Structure and Physical Properties
Aldehydes and ketones are polar compounds.
The carbonyl carbon is partially positive (?+) and
the carbonyl oxygen is partially negative (?-).
Aldehydes and ketones have higher melting and boiling points than hydrocarbons of equivalent molecular weight. This is due to the attraction between molecule due to the polarity of the carbonyl group. This type of attraction is referred to as dipole-dipole forces of attraction.
IUPAC Rules for Naming Aldehydes
1. Determine the parent hydrocarbon.
2. Replace -e with ľal.
3. Number the carbon chain with the carbonyl group as number one.
IUPAC and Common names of Aldehydes
|Methanal (formaldehyde)||Ethanal (acetaldehyde)|
|Propanal (propionaldehyde)||Butanal (butyraldehyde)|
The common names of the aldehydes are derived from the
same Latin roots as the corresponding carboxylic acids. In the common system
of nomenclature, substituted aldehydes are named as derivative of the straight-chain
Greek letters are used to indicate the position of the substituents.
2-Phenylbutanal = a-phenylbutyraldehyde
3-Methylpentanal = b-methylvaleraldehyde
IUPAC Rules for Naming Ketones
1. Determine parent hydrocarbon.
2. Replace -e with -one.
3. Carbonyl carbon is numbered as lowest possible value.
|Propanone (acetone)||Butanone (methyl ethyl ketone)
Common Aldehydes and Ketones
(The following information was obtained at: http://www.bartleby.com.)
Formaldehyde (methanal) is a colorless gaseous compound, HCHO, the simplest aldehyde, used for manufacturing melamine and phenolic resins, fertilizers, dyes, and embalming fluids and in aqueous solution as a preservative and disinfectant.
Acetaldehyde (ethanal) is a colorless, flammable liquid, C2H4O, used to manufacture acetic acid, perfumes, and drugs. Also called aldehyde.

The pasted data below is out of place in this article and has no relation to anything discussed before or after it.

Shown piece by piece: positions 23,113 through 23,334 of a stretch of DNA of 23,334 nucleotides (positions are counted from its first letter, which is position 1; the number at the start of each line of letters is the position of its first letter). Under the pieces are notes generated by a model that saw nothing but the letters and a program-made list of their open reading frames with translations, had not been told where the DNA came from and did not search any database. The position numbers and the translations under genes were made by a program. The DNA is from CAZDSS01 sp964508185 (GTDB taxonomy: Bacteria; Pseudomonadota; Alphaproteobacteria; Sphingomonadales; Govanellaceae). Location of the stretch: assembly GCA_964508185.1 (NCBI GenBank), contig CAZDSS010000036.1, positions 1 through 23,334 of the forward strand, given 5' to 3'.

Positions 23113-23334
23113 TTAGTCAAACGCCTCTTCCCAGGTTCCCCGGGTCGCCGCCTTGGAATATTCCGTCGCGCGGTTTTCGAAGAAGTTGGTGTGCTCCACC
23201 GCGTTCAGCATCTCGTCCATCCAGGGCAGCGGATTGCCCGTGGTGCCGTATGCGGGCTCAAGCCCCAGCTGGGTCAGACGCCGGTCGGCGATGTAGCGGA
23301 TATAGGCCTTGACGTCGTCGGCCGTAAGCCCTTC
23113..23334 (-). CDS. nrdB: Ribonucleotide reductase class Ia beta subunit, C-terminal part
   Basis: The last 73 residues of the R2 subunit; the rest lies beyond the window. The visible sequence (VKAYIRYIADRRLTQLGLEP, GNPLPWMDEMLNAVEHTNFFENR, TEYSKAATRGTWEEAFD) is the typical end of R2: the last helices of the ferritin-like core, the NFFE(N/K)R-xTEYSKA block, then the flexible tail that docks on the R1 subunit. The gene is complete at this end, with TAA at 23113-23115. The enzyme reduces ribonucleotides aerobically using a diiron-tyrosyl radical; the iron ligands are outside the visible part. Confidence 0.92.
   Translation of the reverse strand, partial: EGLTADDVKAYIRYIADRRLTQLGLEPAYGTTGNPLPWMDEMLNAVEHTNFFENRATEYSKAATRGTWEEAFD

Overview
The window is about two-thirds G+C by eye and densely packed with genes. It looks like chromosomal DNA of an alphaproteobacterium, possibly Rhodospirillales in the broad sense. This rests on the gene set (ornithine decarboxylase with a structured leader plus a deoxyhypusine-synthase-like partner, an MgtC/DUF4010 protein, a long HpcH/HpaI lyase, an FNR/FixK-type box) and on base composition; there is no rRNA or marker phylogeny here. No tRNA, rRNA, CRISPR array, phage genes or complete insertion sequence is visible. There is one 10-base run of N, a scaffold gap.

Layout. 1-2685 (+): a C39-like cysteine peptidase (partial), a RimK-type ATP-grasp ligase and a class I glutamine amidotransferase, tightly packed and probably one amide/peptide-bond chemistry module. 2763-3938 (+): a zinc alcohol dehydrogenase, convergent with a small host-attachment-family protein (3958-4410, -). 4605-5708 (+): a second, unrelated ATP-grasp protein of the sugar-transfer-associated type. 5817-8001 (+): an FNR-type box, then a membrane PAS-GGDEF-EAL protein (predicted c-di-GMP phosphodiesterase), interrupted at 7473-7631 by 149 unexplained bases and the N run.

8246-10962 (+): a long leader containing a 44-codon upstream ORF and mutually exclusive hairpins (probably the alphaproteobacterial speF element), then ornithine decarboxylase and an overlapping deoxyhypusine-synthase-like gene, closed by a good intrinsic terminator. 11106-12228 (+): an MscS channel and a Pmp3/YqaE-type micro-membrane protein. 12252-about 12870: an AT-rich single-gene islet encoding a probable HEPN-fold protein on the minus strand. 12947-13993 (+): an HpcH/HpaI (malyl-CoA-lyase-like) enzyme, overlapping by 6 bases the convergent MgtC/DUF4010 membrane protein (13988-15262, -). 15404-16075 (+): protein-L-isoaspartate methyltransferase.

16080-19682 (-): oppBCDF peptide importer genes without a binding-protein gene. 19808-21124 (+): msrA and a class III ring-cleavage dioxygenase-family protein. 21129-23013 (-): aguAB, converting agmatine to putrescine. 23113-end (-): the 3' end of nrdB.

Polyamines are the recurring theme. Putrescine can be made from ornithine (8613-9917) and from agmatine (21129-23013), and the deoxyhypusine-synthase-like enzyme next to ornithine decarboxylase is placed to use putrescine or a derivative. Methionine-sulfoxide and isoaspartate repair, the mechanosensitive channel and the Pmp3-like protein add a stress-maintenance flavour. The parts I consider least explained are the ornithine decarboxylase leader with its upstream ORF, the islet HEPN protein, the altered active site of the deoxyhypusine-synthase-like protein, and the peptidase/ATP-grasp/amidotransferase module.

Acetone (propanone) is a colorless, volatile, extremely flammable liquid ketone, CH3COCH3, widely used as an organic solvent.
Benzaldehyde is a normally colorless aromatic oil, C6H5CHO,
obtained naturally, as from the bitter almond, or made synthetically and
used in perfumes and as a solvent and a flavoring.
Reactions of Aldehydes and Ketones
Preparation of Aldehydes and Ketones
1o alcohol ------> Aldehyde
2o alcohol ------> Ketone
3o alcohol ------> NR
Methanol -----> Methanal
Aldehydes are easily oxidized to carboxylic acids, whereas ketones do not generally undergo further oxidation.
Tollen's Test for Aldehydes
Aldehyde + AgNO3 + NaOH + NH3 ---> RCO21-Na1+ + Ag
Benedict's or Fehling's Test for Aldehydes
Aldehyde + [Cu2+complex] --> RCO2H + Cu2O
If a carbonyl compound is treated with excess alcohol in the presence of a trace of acid, aldehydes will give an acetal product, whereas ketones will give a ketal product.
All molecule of this general type will be classified as acetals.
Carbonyl compounds with one or more hydrogens on their a-carbons rapidly interconvert with their corresponding enols.
The aldol condensation is a reaction in which aldehydes and ketones react to form larger molecules. A new carbon-carbon bond is formed.
In this generalized reaction the a-carbon of one aldehyde forms a bond with the carbonyl carbon of the other aldehyde.
2 Acetaldehyde + Sodium ethoxide ---> Aldol (a b-hydroxy aldehyde)